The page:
Will AT&T Exclusivity Burn RIM's BlackBerry Torch 9800?


Research In Motion Tuesday pulled the curtain off the BlackBerry Torch 9800, a slick prosumer device that the Canadian smartphone maker hopes will help it push its way back to the top of the heap in an Apple iPhone and Google Android dominated landscape.

There's no doubt the BlackBerry Torch 9800 adds a host of hot features. The first-ever slider from RIM -- the Torch packs a 3.2-inch touch screen with a slide-out QWERTY keyboard concealed beneath -- is in addition to a 5-megapixel camera, 4 GB of memory, 512 MB of RAM and a 4-GB microSD card. And, according to RIM, the BlackBerry Torch 9800 also boasts 5.5 hours of talk time; 802.11 b/g/n Wi-Fi, 3G and Bluetooth 2.1; and includes UMTS and GSM/GPRS/EDGE.

But here's the rub: The BlackBerry Torch 9800 is exclusive to AT&T. That's strikes one, two and three wrapped up in a single pitch. Why? AT&T has the Apple iPhone. And people don't use the Apple iPhone because it's on AT&T; users deal with AT&T because it has the iPhone, and for now AT&T is the only iPhone game in town.

So here comes RIM, looking to regain relevance in a market dominated by consumer-heavy devices like the iPhone and it sides with the only U.S. carrier that supports its chief rival and the one smartphone that could spell its doom. Pretty bold move, no pun intended.

What's more? The BlackBerry Torch 9800 isn't priced to compete against the iPhone, either. RIM said the Torch will retail for $199.99 with a two-year AT&T service contract, which requires users to select one of AT&T's two data plans: the $15 per month 200-MB plan, or the $25 per month 2-GB plan.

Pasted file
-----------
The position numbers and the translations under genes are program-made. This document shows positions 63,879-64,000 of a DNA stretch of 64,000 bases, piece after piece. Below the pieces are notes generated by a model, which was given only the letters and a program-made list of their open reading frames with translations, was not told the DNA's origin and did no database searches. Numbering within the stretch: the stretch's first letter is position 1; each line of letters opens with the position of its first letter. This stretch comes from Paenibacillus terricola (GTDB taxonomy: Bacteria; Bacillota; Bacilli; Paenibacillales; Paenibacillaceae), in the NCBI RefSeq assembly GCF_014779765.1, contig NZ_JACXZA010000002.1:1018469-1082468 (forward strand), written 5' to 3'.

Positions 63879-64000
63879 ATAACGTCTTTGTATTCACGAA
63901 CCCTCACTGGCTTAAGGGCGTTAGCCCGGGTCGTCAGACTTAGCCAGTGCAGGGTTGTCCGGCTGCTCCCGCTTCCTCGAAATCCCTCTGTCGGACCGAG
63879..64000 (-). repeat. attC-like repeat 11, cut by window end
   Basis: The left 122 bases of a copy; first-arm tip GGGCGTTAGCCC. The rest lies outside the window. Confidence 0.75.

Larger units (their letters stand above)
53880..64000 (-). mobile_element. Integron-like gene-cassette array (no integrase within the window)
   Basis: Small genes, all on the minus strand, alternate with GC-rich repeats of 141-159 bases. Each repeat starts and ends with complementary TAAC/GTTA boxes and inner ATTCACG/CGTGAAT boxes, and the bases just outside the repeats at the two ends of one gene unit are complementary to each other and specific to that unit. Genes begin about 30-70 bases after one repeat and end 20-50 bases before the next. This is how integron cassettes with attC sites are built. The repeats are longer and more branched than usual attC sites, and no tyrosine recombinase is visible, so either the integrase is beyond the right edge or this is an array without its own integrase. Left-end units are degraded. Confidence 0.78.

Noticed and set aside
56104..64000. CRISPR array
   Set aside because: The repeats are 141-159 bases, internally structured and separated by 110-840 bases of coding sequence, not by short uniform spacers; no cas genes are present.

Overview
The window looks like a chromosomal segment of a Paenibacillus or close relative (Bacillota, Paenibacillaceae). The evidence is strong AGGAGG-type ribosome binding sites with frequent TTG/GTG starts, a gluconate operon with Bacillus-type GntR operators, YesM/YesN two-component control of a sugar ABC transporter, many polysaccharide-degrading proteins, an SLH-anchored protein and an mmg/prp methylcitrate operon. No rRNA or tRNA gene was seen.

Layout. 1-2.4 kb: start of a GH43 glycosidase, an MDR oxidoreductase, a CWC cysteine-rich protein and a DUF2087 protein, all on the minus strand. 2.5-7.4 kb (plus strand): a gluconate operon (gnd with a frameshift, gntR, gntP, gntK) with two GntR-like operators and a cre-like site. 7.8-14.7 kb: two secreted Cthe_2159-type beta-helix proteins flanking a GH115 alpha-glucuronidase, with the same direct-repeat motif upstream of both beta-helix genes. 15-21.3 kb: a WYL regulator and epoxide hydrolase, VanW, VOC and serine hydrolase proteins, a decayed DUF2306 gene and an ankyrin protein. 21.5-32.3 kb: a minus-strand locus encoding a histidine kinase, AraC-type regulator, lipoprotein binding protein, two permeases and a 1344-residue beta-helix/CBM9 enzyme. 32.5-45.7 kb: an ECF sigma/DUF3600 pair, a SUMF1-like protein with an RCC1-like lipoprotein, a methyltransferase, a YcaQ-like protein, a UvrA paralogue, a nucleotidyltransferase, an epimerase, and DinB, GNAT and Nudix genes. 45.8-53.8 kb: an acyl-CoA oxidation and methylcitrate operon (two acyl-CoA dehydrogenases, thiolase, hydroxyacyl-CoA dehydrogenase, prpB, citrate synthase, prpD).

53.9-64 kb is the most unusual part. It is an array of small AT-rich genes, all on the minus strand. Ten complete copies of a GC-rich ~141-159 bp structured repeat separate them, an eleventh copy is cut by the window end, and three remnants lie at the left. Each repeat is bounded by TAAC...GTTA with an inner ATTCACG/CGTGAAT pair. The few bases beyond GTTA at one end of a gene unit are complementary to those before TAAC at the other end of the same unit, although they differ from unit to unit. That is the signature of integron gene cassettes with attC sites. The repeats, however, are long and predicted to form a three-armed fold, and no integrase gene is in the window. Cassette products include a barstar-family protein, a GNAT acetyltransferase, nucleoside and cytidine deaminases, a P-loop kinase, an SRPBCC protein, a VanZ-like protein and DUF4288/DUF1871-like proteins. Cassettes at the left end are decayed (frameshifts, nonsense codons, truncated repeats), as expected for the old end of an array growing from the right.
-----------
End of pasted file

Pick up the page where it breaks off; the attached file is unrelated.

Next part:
The 16-GB model of the Apple iPhone 4 is the same price -- $199.99 -- and has the same contractual obligations. The 32-GB Apple iPhone 4 costs just $100 more for double the storage.

Another hurdle for RIM and the BlackBerry Torch 9800 smartphone is the strong consumer desire for all things iPhone. A Nielsen report issued this week noted that the Apple iPhone is still the most coveted smartphone out there, meaning the BlackBerry Torch will have to woo away iPhone hopefuls, despite running on the same network as its main foe.

"Among current subscribers thinking of switching devices, the iPhone remains the most desired phone, finding loyalty with nearly 90 percent of current iPhone users and enticing healthy slices of Android users (21 percent) and BlackBerry owners (29 percent) to consider the move to Apple," according to Nielsen. "Android's loyalty among switchers (71 percent) outperforms Blackberry (42 percent) where half of its users could potentially choose an iPhone or an Android phone for their next device."

RIM is putting a great deal of weight on its new operating system, BlackBerry OS 6.0, which will first be featured in the BlackBerry Torch 9800. BlackBerry 6.0 is just as slick as the device that houses it, featuring a redesigned home screen, universal search options and an updated Webkit browser that can maintain back-forward lists, collect Web histories, perform searches, bookmark pages and adds pinch, zoom and tab capabilities.

But is a new OS enough to edge out Apple as the king of smartphone mountain? Is it enough to put BlackBerry back on the tip of both enterprise users' and consumers' tongues? Possibly, but it's not going to be easy. And odds are if someone really wants to be on AT&T's network, they'll do so with an Apple iPhone.